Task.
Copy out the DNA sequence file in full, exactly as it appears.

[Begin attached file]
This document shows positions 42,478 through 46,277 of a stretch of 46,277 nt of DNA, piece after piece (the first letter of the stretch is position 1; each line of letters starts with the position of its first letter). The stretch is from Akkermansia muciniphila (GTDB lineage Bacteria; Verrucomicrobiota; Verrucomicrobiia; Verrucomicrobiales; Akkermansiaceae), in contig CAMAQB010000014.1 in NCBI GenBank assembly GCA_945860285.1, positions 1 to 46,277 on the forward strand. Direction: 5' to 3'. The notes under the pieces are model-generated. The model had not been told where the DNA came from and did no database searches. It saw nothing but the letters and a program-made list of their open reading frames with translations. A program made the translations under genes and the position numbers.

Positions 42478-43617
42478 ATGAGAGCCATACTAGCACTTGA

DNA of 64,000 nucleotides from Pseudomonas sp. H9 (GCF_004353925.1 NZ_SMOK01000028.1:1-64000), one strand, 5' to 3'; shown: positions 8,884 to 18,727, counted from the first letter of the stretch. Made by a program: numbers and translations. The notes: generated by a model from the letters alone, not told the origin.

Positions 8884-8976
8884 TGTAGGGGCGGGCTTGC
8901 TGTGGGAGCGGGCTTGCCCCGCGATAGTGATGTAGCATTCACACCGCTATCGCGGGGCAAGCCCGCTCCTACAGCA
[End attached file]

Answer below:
This document shows positions 42,478 through 46,277 of a stretch of 46,277 nt of DNA, piece after piece (the first letter of the stretch is position 1; each line of letters starts with the position of its first letter). The stretch is from Akkermansia muciniphila (GTDB lineage Bacteria; Verrucomicrobiota; Verrucomicrobiia; Verrucomicrobiales; Akkermansiaceae), in contig CAMAQB010000014.1 in NCBI GenBank assembly GCA_945860285.1, positions 1 to 46,277 on the forward strand. Direction: 5' to 3'. The notes under the pieces are model-generated. The model had not been told where the DNA came from and did no database searches. It saw nothing but the letters and a program-made list of their open reading frames with translations. A program made the translations under genes and the position numbers.

Positions 42478-43617
42478 ATGAGAGCCATACTAGCACTTGA

DNA of 64,000 nucleotides from Pseudomonas sp. H9 (GCF_004353925.1 NZ_SMOK01000028.1:1-64000), one strand, 5' to 3'; shown: positions 8,884 to 18,727, counted from the first letter of the stretch. Made by a program: numbers and translations. The notes: generated by a model from the letters alone, not told the origin.

Positions 8884-8976
8884 TGTAGGGGCGGGCTTGC
8901 TGTGGGAGCGGGCTTGCCCCGCGATAGTGATGTAGCATTCACACCGCTATCGCGGGGCAAGCCCGCTCCTACAGCA